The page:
Virtually all psychedelic substances are illegal in the state of Connecticut — and there’s no indication this is going to change within the next 12 months.
Here, we’ll explore the current legal climate (including the state of decriminalization of psychedelics) in the state of Connecticut.
Summary: The State of Psychedelics in Connecticut
- ❌ Psychedelics are not yet legal in Connecticut, but lawmakers recently approved psilocybin research.
- ✅ Marijuana is legal for both medical and recreational consumption.
- ❌ Synthetic psychedelics (DMT, ketamine, MDMA, 2C-B, etc,) remain strictly prohibited in CT.
Psilocybin (the active ingredient in magic mushrooms) is an illegal substance in the state of Connecticut.
Law Conn. Gen. Stat. § 21a-279 specifies no difference to the amount you are caught with.
Possessing psilocybin is considered a felony. If the police catch you, you can face up to 5 years in prison or up to $2000 in fines.
If it’s not your first time committing a drug crime, charges are doubled, as you can be sentenced to up to 10 years in prison or receive fines of up to $5000.
Related: Where are magic mushrooms legal?
Do Magic Mushrooms Grow Wild in Connecticut?
Magic mushrooms grow wild all over the world, including Connecticut. Here, you can find many species of wild magic mushrooms.
The most common species of psilocybin-containing mushrooms in Connecticut:
A lot of this research comes from organizations such as Johns Hopkins Medicine, Harvard, NGOs such as MAPS, and companies such as Compass Pathways.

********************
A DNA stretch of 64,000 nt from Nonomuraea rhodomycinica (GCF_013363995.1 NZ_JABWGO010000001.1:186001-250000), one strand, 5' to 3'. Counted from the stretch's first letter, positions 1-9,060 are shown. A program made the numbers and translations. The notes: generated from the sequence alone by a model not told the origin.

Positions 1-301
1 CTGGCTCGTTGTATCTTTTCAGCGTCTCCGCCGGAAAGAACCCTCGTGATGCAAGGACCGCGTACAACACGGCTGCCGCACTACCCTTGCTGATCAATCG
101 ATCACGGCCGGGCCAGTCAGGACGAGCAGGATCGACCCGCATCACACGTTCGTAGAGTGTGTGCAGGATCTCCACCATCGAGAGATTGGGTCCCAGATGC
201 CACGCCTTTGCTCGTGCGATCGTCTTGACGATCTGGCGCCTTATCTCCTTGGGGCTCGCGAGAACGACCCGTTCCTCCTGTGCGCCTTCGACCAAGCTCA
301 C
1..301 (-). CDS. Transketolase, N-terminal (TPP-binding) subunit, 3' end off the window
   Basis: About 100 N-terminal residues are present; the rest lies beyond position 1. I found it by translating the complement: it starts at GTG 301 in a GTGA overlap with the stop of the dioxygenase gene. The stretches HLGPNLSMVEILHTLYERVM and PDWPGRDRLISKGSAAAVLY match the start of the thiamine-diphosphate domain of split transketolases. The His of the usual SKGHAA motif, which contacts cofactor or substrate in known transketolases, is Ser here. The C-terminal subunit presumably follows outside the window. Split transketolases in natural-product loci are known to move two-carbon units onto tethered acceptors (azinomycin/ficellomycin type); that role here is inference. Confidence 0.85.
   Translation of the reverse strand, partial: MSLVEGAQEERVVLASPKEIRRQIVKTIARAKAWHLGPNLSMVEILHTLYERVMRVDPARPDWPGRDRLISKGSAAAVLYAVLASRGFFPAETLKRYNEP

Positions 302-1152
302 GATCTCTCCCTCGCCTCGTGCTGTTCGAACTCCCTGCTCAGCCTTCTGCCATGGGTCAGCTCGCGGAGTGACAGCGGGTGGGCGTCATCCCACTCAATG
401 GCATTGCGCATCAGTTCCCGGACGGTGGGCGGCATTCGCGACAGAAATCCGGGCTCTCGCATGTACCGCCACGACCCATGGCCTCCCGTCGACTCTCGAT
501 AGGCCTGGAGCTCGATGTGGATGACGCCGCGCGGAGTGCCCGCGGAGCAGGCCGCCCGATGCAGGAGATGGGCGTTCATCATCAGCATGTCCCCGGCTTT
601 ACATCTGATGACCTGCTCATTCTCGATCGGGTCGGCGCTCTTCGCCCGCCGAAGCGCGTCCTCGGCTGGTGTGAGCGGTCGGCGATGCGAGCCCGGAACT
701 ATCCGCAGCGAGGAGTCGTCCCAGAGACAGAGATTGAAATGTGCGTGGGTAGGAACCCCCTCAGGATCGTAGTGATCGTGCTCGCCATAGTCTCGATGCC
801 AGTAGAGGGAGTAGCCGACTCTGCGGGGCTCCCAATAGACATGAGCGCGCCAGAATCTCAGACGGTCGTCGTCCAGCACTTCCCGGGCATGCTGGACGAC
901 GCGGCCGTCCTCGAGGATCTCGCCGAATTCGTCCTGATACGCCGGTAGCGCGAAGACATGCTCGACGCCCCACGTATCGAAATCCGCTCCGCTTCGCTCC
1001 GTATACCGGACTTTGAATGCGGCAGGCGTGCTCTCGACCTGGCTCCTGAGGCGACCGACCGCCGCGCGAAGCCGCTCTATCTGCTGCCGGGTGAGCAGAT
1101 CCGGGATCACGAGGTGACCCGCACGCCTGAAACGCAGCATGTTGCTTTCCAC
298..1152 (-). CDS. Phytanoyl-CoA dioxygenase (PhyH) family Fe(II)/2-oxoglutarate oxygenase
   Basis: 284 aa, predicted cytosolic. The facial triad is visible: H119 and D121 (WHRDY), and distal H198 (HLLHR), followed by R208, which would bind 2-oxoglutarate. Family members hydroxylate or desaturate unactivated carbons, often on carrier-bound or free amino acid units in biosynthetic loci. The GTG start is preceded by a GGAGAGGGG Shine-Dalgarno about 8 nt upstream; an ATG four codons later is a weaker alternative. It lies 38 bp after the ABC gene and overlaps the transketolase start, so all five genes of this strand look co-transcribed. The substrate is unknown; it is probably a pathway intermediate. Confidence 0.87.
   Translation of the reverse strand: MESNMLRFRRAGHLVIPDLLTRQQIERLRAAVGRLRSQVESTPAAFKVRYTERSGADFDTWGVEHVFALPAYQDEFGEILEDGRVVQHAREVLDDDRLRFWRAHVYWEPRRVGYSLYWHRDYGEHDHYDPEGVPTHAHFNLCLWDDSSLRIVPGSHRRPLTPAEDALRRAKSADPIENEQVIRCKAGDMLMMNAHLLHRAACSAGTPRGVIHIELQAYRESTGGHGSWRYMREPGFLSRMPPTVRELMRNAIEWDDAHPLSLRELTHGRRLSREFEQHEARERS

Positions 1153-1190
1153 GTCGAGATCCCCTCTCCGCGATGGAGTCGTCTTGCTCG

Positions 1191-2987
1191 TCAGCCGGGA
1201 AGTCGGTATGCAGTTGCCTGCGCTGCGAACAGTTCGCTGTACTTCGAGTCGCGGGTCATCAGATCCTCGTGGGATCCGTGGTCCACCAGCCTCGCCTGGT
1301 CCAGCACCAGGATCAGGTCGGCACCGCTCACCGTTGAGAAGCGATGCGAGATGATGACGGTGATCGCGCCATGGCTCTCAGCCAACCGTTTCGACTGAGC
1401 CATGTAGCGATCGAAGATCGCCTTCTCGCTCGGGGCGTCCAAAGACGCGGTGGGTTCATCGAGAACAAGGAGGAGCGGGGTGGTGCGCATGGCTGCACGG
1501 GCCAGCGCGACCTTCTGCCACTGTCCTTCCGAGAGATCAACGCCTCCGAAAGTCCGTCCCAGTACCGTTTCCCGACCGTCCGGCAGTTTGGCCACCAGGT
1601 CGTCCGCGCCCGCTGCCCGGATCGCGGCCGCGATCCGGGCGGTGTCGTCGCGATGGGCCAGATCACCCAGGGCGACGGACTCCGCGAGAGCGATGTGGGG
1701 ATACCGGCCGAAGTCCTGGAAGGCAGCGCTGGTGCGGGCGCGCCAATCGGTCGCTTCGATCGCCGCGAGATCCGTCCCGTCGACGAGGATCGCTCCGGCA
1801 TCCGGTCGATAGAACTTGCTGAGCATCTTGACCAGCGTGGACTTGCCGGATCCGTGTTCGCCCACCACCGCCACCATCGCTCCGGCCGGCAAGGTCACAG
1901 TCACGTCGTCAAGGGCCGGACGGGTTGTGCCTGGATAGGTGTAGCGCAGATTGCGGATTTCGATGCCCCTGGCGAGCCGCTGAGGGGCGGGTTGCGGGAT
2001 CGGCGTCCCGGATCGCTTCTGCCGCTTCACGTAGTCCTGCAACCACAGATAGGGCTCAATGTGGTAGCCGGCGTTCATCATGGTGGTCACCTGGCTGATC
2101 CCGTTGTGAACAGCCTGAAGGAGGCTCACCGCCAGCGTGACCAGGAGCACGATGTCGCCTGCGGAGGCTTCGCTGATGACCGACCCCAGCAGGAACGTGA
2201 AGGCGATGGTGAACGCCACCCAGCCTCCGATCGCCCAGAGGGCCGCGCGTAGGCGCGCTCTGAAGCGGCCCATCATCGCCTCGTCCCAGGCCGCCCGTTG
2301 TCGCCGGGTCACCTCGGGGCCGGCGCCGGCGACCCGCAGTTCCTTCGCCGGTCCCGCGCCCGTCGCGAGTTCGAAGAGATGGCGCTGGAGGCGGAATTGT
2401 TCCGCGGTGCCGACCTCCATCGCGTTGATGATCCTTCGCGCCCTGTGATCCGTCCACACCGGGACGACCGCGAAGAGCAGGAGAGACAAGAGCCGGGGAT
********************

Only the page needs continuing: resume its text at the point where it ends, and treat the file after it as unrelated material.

No. Despite an impressive safety profile and clear medicinal benefits, LSD (lysergic acid diethylamide) is illegal in the state of Connecticut.
Connecticut imposes stiff penalties for possessing this substance. The penalties for selling acid go up to 15 years in prison or fines of up to $50,000.
Also known as ecstasy and molly, MDMA is an illegal substance that produces stimulant and empathogenic effects.
Molly is a party drug but also has clear medicinal benefits. It’s on the brink of being legalized across the entire United States for the treatment of PTSD (in a clinical setting).
Possession of MDMA illegally could result in up to 5 years in prison and fines up to $2000.
Ketamine is an anesthetic for clinical use. It’s also used in ketamine clinics for the treatment of depression and PTSD.
Unlike the substances mentioned above, ketamine is a schedule III controlled substance, so the penalties for simple possession are lighter. Generally, those caught with small amounts of ketamine won’t go to jail.
Legalization and decriminalization are two terms that are erroneously used as synonyms.
The term decriminalization refers to significantly reducing penalties for a crime. On the other hand, legalization is taking it a step further, completely removing any legal consequences for an activity previously considered a crime.
Connecticut doesn’t show much of an interest in changing drug laws. However, there’s a strong shift in people’s awareness about the use of certain substances.
This is thanks to all the medical advances that have been made throughout this century regarding psychedelic therapy. Perhaps, in Connecticut, the laws will take time to change. However, we are hopeful that sooner or later, they will.